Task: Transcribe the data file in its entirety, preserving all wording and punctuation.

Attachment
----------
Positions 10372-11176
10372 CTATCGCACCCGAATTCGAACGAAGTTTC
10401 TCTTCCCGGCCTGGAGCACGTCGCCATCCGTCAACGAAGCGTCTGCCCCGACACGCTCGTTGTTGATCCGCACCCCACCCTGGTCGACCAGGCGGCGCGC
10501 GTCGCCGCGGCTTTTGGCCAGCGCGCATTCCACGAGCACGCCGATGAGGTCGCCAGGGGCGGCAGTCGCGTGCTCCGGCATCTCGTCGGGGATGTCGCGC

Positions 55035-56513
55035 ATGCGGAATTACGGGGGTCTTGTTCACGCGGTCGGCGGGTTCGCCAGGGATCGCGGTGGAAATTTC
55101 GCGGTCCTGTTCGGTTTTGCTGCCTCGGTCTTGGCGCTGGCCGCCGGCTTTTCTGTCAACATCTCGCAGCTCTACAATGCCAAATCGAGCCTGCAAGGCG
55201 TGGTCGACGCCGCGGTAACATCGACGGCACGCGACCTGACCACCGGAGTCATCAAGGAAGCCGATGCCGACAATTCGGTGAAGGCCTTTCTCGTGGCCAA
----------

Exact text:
Positions 10372-11176
10372 CTATCGCACCCGAATTCGAACGAAGTTTC
10401 TCTTCCCGGCCTGGAGCACGTCGCCATCCGTCAACGAAGCGTCTGCCCCGACACGCTCGTTGTTGATCCGCACCCCACCCTGGTCGACCAGGCGGCGCGC
10501 GTCGCCGCGGCTTTTGGCCAGCGCGCATTCCACGAGCACGCCGATGAGGTCGCCAGGGGCGGCAGTCGCGTGCTCCGGCATCTCGTCGGGGATGTCGCGC

Positions 55035-56513
55035 ATGCGGAATTACGGGGGTCTTGTTCACGCGGTCGGCGGGTTCGCCAGGGATCGCGGTGGAAATTTC
55101 GCGGTCCTGTTCGGTTTTGCTGCCTCGGTCTTGGCGCTGGCCGCCGGCTTTTCTGTCAACATCTCGCAGCTCTACAATGCCAAATCGAGCCTGCAAGGCG
55201 TGGTCGACGCCGCGGTAACATCGACGGCACGCGACCTGACCACCGGAGTCATCAAGGAAGCCGATGCCGACAATTCGGTGAAGGCCTTTCTCGTGGCCAA